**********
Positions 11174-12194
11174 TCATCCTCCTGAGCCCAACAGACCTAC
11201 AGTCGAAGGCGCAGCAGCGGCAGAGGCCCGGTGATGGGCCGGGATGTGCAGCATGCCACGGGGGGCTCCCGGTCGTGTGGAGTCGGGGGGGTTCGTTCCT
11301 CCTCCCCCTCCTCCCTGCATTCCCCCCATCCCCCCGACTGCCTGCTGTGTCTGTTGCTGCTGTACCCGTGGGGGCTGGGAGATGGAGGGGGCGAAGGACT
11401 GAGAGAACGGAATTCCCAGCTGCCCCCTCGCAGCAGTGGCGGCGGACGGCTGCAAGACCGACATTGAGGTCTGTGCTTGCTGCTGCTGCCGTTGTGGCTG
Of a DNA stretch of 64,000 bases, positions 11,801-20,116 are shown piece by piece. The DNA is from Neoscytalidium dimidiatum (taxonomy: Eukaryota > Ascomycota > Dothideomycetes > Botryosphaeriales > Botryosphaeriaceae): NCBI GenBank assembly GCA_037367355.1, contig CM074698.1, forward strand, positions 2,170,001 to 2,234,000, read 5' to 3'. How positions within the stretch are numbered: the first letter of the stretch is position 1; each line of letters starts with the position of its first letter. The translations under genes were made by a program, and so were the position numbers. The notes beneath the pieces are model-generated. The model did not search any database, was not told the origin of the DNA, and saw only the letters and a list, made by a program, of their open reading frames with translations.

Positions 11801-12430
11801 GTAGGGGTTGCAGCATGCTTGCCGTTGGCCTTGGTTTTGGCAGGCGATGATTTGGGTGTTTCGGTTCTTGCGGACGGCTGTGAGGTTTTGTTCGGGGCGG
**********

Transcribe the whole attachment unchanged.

Positions 11174-12194
11174 TCATCCTCCTGAGCCCAACAGACCTAC
11201 AGTCGAAGGCGCAGCAGCGGCAGAGGCCCGGTGATGGGCCGGGATGTGCAGCATGCCACGGGGGGCTCCCGGTCGTGTGGAGTCGGGGGGGTTCGTTCCT
11301 CCTCCCCCTCCTCCCTGCATTCCCCCCATCCCCCCGACTGCCTGCTGTGTCTGTTGCTGCTGTACCCGTGGGGGCTGGGAGATGGAGGGGGCGAAGGACT
11401 GAGAGAACGGAATTCCCAGCTGCCCCCTCGCAGCAGTGGCGGCGGACGGCTGCAAGACCGACATTGAGGTCTGTGCTTGCTGCTGCTGCCGTTGTGGCTG
Of a DNA stretch of 64,000 bases, positions 11,801-20,116 are shown piece by piece. The DNA is from Neoscytalidium dimidiatum (taxonomy: Eukaryota > Ascomycota > Dothideomycetes > Botryosphaeriales > Botryosphaeriaceae): NCBI GenBank assembly GCA_037367355.1, contig CM074698.1, forward strand, positions 2,170,001 to 2,234,000, read 5' to 3'. How positions within the stretch are numbered: the first letter of the stretch is position 1; each line of letters starts with the position of its first letter. The translations under genes were made by a program, and so were the position numbers. The notes beneath the pieces are model-generated. The model did not search any database, was not told the origin of the DNA, and saw only the letters and a list, made by a program, of their open reading frames with translations.

Positions 11801-12430
11801 GTAGGGGTTGCAGCATGCTTGCCGTTGGCCTTGGTTTTGGCAGGCGATGATTTGGGTGTTTCGGTTCTTGCGGACGGCTGTGAGGTTTTGTTCGGGGCGG